Venezuelan Art Report 003: La Muy Bestia Pop, Los Amigos Invisibles, La Corte, La Leche y Dermis Tatú

DERMIS

November, 2018 – We’re staying on the music business. There’s no other way around this, it’s the main area I can deliver the goods with confidence and knowledge. I have a plan already in motion to expand this report into all the arts, but until it gains momentum you all are stuck with music and more music.

On this edition we’re entering the wayback machine and exploring classic albums that might not be so classic to the international audience these Art Reports are cultivating. Amazingly we’re staying in Venezuela, when these albums came out the population of the country wasn’t spread all over the world.  Sadly, we’re staying in Caracas. Because I’m biased. And at that point in time not that many albums from outside the capital saw the light of day.

So, let’s do this: Continue reading

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ARTICLE: “Tales of a Venezuelan Expat: Dispatch #1 (Don’t cry for me, Argentina)”

So, I let it all out and got my first feature in an online publication I respect and admire. I don’t know if you’re aware of Metapsychosis, but they publish articles of the highest caliber and everyone involved seems to be some kind of genius, present company excluded. Anyway, my piece is a first-person shooter about my recent experiences as an immigrant and it starts like this:

I haven’t admitted to myself that I left my country for good. If you ask me, I’m on vacations, looking for business opportunities and establishing contact with likeminded people. Everyone I’ve met told me not to go back, to at least get some kind of legal documentation from another country, to spread my wings. They all want to talk about the crisis, most of them ask me for possible solutions I don’t have and look at me with understated pity. And I understand.

Later on it gets political even though it pretends not to:

I don’t feel comfortable discussing politics or economics, but I’ll say that every article I read about Venezuela’s situation, from both sides of the conflict, feels shallow and agenda driven. I wouldn’t even consider the opinion of an outsider that gets its information from the media, I’m talking about high level journalists that live inside the country. All of their analysis seems to be evading basic truths, facts, causes. They seem to ignore the macro, the big picture, and what a small but crucial dot in the grand chessboard Venezuela is.

And almost at the end it gets all cinéma vérité:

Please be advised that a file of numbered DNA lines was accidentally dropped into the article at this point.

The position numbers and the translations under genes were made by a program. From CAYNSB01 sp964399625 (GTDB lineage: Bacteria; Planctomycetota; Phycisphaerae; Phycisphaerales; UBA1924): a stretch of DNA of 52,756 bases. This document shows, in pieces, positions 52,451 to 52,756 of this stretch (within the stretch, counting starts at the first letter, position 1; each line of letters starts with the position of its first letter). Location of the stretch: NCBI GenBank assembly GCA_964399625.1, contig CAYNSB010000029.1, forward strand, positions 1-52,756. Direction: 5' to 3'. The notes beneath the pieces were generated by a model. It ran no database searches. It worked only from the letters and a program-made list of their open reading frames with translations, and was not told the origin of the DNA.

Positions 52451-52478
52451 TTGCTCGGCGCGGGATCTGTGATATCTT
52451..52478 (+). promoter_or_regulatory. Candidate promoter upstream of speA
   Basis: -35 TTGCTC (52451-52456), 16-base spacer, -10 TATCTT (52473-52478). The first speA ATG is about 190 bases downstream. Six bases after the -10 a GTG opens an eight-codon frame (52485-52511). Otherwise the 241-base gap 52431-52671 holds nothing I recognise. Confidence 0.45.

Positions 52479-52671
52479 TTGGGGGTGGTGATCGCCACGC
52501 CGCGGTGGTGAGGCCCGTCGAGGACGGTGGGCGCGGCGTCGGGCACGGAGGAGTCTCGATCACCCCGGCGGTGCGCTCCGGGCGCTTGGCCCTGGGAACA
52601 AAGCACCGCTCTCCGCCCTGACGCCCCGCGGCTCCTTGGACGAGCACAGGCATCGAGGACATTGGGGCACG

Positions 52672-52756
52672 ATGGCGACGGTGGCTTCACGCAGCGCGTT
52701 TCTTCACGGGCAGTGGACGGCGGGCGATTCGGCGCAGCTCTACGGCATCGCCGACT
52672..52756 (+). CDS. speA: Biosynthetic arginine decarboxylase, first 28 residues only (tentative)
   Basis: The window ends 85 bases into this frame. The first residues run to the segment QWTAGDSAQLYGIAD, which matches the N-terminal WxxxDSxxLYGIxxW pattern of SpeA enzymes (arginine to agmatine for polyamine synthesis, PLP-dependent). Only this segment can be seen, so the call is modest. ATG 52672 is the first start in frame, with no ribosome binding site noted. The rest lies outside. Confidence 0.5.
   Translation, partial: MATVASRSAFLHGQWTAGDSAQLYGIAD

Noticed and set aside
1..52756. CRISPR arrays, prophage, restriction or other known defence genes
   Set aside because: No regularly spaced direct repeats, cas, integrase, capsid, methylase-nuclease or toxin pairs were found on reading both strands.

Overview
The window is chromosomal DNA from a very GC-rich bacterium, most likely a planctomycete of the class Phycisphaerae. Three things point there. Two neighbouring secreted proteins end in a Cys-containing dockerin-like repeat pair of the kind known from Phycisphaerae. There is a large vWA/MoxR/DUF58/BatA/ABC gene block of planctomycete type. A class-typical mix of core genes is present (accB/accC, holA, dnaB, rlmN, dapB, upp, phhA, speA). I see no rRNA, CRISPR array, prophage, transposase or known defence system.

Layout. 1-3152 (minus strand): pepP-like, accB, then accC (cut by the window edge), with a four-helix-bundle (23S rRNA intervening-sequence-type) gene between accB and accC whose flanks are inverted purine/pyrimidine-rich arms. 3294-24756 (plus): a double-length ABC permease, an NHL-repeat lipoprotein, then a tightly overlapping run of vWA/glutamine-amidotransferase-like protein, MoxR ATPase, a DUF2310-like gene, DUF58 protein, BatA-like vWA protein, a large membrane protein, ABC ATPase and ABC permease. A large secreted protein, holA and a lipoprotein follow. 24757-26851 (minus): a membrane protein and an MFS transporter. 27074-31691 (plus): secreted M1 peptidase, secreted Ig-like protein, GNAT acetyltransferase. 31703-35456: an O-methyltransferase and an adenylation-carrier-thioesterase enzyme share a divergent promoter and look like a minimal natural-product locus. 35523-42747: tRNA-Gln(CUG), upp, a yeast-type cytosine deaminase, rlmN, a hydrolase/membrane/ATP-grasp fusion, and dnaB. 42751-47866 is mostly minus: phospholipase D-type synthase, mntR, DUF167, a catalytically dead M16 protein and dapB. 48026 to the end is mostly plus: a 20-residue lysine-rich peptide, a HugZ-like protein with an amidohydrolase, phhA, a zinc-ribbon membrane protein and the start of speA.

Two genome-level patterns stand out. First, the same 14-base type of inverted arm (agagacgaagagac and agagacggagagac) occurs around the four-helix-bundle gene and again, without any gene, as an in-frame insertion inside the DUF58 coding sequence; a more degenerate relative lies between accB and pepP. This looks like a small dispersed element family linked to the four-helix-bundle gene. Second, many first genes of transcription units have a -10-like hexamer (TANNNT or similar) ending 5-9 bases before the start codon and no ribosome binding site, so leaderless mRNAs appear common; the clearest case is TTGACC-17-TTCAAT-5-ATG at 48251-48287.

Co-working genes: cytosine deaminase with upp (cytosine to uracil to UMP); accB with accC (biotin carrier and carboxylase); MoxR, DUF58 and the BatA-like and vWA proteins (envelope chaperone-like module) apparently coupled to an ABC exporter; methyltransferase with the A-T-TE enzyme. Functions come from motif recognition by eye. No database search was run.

The last time I set foot in Caracas it offered me a sad and creepy spectacle. It was a Saturday and a shopping mall I used to walk by frequently when I lived there was almost deserted, most of the shops were closed and only a few lost souls were there. The streets weren’t empty, but they weren’t exactly beaming with life, and the traffic was so light you might as well have been in a frontier town. And the faces, oh, the broken faces…

But please do read the whole thing, it’s not that long and it hits you hard.

Venezuelan Art Report 001: Blanca Haddad, Dj Trujillo, Lienzos, Adriana Berroterán and Pobeda.

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June, 2018. – We travel around the world for the inaugural Venezuelan Art Report.

Let’s make this space useful. I have access to a wealth of information almost nobody is privy to, all of the artists the Venezuelan Art Report will feature need exposure and an international audience and this blog needs some kind of focus. Everybody wins, especially you, the art connoisseur hungry for the new new new wave, for the skewed vision that coming from a destroyed country provides.

This is going to be incredible for all parts involved, I can feel it. And it starts now Continue reading

Honesty is…

This blog exists because I need work.
Paying jobs as a writer.
You should hire me and compensate me in Dollars or Bitcoin.

A little about me: I spent the last seven years of my life sculpting my first novel, “La Tormenta”, while my country, Venezuela, fell to pieces around me. The writing process was challenging enough, the hardest endeavour I’ve endured by far, and I also had to deal with devaluation over devaluation, working for a shrinking salary, shortages of everything that’s sacred, all kind of strikes and protests and roadblocks set on fire. Also, people just yapping on and on about all that and the latest sporting event, instead of listening to me whine about my work.

I also had very noisy neighbors.

So, not to brag, but I’m basically indestructible and kind of a Superhero.
In related news, in the downtime I also became a sorcerer.

And now, you can have me as part of your team. Hire me.

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Cover art by: Adolfo Malavé, designer extraordinaire.